In conclusion, the paper argues that Botswana’s over-reliance on imports to sustain its economy influences the energy security. “This is rather unfortunate because in the event that Botswana dependent countries face shortages, Botswana would not be able to sustain its economic growth”, it is argued and advised in the same vein that “there is need for Botswana to develop its own economy by meeting its energy challenges”.
In a September 1984 World Bank Report titled: “Botswana: Issues and Options in the Energy Sector”, it is stated in the executive summary that Botswana’s energy problems, although not as severe as facing many developing countries, present three broad challenges: the first is sustaining an ongoing transition from the country’s almost complete dependence on imported petroleum top increased reliance on local resources, particularly coal; the second is to devise and implement a strategy for exploring for and exploiting indigenous energy resources for exports as well as domestic markets; and the third is overcoming institutional fragmentation in energy planning and sector management, and the government is credited for the significant strides she has made in outlining the energy sector problems.
In clear cut terms, the World Bank observed that Botswana’s ties to South Africa impinge on the energy sector in a number of ways and most concerning is that all petroleum imports are procured through SA under the SACU agreement and the prospects for large export-oriented development of Botswana’s coals reserves depend on transportation either through SA to the port of Richards Bay on the Indian Ocean or through Namibia to Walvis Bay on the Atlantic.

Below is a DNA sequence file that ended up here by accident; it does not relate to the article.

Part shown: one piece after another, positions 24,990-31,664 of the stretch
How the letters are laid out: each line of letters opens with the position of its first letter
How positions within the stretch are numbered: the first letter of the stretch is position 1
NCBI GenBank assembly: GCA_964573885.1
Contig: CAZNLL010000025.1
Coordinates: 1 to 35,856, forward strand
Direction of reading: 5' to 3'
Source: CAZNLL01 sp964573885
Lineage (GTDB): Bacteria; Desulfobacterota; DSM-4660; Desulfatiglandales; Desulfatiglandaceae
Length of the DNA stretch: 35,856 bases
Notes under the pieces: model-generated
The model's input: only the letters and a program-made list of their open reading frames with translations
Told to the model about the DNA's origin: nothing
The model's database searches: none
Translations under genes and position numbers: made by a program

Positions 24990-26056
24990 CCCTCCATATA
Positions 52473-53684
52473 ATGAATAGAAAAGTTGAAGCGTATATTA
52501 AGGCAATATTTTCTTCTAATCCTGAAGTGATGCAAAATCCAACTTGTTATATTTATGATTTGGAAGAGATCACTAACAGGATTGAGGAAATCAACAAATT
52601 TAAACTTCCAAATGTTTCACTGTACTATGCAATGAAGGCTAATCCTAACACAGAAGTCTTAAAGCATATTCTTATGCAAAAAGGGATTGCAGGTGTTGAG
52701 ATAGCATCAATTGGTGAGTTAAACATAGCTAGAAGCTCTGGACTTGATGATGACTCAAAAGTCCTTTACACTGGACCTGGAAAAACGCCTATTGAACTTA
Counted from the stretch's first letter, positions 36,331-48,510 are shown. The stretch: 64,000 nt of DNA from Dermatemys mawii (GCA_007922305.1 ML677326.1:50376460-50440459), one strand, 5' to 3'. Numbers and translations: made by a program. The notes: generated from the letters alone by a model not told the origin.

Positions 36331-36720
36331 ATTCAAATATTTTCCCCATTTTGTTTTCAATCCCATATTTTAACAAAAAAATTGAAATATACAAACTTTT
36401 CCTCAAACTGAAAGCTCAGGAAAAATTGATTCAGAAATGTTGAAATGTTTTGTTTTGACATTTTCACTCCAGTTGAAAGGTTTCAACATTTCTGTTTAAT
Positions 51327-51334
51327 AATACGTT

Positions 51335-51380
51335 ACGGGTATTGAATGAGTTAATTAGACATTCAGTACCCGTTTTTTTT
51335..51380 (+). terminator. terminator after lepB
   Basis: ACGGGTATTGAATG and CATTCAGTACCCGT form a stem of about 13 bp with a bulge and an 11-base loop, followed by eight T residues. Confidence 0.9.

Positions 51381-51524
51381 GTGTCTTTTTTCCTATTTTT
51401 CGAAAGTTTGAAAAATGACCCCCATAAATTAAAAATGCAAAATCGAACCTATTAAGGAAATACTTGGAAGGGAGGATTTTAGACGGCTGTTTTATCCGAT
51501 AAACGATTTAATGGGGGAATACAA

With particular attention to the petroleum products component, it was acknowledged that with the cooperation of the private oil companies, government was successfully implementing a major energy sector objective to construct strategic storage depots to hold both government-owned and industry owned buffer stocks.
The World Bank mission then recommended that government expedite its plans to develop contingency plans by establishing a plan of action for emergency movement of products through alternative routes such as Zimbabwe; and establish contingency product allocation plan based on improved and consistent data criteria.
Botswana is heavily dependent on South Africa for fuel supplies, directly and indirectly. Once SA if affected by production and supply interruptions, Botswana is caught up in the mix. Outlining “Energy security and liquid fuels in South Africa”, Jabavu Clifford Nkomo warned that dependence on outside sources leaves the country vulnerable to factors beyond its control such as oil price shocks and supply disruptions due to political and other external factors.
In his article Nkomo argues that there are various approaches to the problem of energy security. One view is that energy security should focus on the proper functioning of the economy, with uninterrupted availability of the energy resource at an affordable price, as alluded to by the European Union.
In line with this view, the policy objective of security of supply is to reduce risks linked to dependence rather than attempting to maximize energy self-sufficiency or minimizing dependence. Another view accepts dependence on imports, but advocates for diverse sources of supply with no dominant supplier, enabling the economy to produce sufficient goods and services affordably. In yet another approach, the EIA places responsibility on governments to reduce the risk of supply disruptions.